In a message to World Bank staff on Friday, Malpass sought to reassure skeptics who have called out his and the White House’s critical remarks on multilateral institutions.

Malpass also repeated his intention to focus the bank’s attention on the neediest nations, a priority that could cause friction with the World Bank’s more affluent borrowers, including China.

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One of those reforms winds down lending to higher-income countries such as China, a plan Malpass has endorsed.

“China is the world’s second-biggest economy,” he said in February. “It doesn’t make too much sense for the higher-income countries to be drawing so many of the resources of the bank when there are poorer countries that could make use of those resources.”

Scott Morris, a former Treasury official and senior fellow at the Center for Global Development, said Malpass’s Friday remarks were an “important and constructive signal,” but that bank shareholders would have to exercise strong oversight to be sure the bank’s mission stays on track.

“As bad as the Trump administration’s posture and policies are on climate change or support for refugees, Mr. Malpass now seems to recognize that he is accountable to a diversity of governments and shareholders — not just one. But saying he understands the multilateral goals of the bank is one thing, and embracing the agenda is something else,” Morris said.

Doug Hertzler, senior policy analyst with ActionAid USA in D.C., said he found it “disturbing” that “someone who has been against international cooperation would be named to head the World Bank, really without much objection.”

The Trump administration has questioned the value of multilateral institutions including the United Nations and the World Trade Organization. But it supported a funding increase for the World Bank last year, which raised $13 billion from member countries.

In exchange, the White House got the bank to agree to reforms, including a review of the salaries of board members and staff, which the administration viewed as excessive in some cases. Senior managers this year received no salary increases.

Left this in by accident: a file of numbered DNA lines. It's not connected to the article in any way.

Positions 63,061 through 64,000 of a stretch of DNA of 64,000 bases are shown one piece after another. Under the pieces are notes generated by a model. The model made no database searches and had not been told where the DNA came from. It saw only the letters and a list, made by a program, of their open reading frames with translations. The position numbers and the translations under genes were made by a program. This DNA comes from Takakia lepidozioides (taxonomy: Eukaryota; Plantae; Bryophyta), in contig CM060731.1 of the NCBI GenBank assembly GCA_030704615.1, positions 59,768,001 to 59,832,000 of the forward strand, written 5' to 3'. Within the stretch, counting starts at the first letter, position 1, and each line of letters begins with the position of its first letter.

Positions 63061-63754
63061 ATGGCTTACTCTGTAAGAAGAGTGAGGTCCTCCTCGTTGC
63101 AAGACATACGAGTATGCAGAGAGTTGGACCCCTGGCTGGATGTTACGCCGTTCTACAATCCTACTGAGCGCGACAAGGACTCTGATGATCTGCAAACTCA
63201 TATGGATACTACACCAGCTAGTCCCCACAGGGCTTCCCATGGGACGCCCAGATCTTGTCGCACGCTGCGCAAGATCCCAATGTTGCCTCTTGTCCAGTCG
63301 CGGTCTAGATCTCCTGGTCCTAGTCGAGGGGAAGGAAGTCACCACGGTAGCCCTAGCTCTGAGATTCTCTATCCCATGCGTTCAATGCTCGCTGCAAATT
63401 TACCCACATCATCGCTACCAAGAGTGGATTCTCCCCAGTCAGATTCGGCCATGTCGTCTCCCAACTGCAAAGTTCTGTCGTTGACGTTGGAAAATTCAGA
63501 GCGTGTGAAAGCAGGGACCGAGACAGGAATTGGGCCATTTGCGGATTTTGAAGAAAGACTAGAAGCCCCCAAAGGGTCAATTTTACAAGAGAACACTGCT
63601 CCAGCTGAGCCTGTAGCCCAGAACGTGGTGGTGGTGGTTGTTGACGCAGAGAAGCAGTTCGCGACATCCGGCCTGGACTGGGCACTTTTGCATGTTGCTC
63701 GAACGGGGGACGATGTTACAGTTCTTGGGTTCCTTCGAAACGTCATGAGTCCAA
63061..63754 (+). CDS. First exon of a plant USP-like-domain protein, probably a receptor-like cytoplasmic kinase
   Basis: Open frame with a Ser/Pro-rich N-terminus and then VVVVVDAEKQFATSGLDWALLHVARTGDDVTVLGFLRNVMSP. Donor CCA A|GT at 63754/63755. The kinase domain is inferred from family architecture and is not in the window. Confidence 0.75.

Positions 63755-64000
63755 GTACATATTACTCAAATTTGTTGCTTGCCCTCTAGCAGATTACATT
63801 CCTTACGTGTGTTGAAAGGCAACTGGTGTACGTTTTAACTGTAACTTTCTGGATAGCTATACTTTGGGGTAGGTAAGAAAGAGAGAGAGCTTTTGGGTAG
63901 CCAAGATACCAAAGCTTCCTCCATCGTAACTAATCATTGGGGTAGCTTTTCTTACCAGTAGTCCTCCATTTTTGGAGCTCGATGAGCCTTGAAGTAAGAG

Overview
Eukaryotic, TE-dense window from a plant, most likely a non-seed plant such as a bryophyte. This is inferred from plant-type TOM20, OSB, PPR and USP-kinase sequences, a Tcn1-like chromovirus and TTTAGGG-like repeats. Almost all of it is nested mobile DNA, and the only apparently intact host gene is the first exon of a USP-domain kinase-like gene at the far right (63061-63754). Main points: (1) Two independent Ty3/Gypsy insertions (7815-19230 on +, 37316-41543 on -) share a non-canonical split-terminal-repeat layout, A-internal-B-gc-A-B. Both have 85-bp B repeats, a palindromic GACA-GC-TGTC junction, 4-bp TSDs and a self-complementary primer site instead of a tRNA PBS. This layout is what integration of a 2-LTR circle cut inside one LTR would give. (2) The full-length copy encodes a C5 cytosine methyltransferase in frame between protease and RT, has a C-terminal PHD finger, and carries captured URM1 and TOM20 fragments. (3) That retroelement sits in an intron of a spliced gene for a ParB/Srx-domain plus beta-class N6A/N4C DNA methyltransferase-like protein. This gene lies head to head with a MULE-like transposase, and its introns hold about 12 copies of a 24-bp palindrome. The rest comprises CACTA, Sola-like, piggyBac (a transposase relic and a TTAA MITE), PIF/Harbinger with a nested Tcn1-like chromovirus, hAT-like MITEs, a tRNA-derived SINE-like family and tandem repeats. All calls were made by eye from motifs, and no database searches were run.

April 4, 2019

U.S. aid to Central America: What it does, why Trump cut it and why that may not end the migration crisis (USA Today)

From the article:

President Donald Trump's decision to cut $450 million in foreign aid to three Central American countries – collectively known as the Northern Triangle – will end dozens of projects designed to bolster security, the economy, education and judicial systems.

The goal of the programs is to improve conditions in the countries so citizens don't flee to the U.S. While Trump wants to cut the assistance, former officials say the programs are seeing results. For example:

In Honduras, U.S. Agency for International Development (USAID) officials have been working in local communities to reduce violence, contributing to a drop in the homicide rate every year between 2011 and 2018.

In El Salvador, where a struggling economy has pushed people to make the trek north, USAID helped small- and medium-sized businesses create more than 22,000 jobsbetween 2011 and 2016.

And in Guatemala, where the judicial system has been wrought with corruption and inefficiency, U.S. money has helped the government hire more judges and provided security for justice officials to protect them from cartels they are trying to prosecute.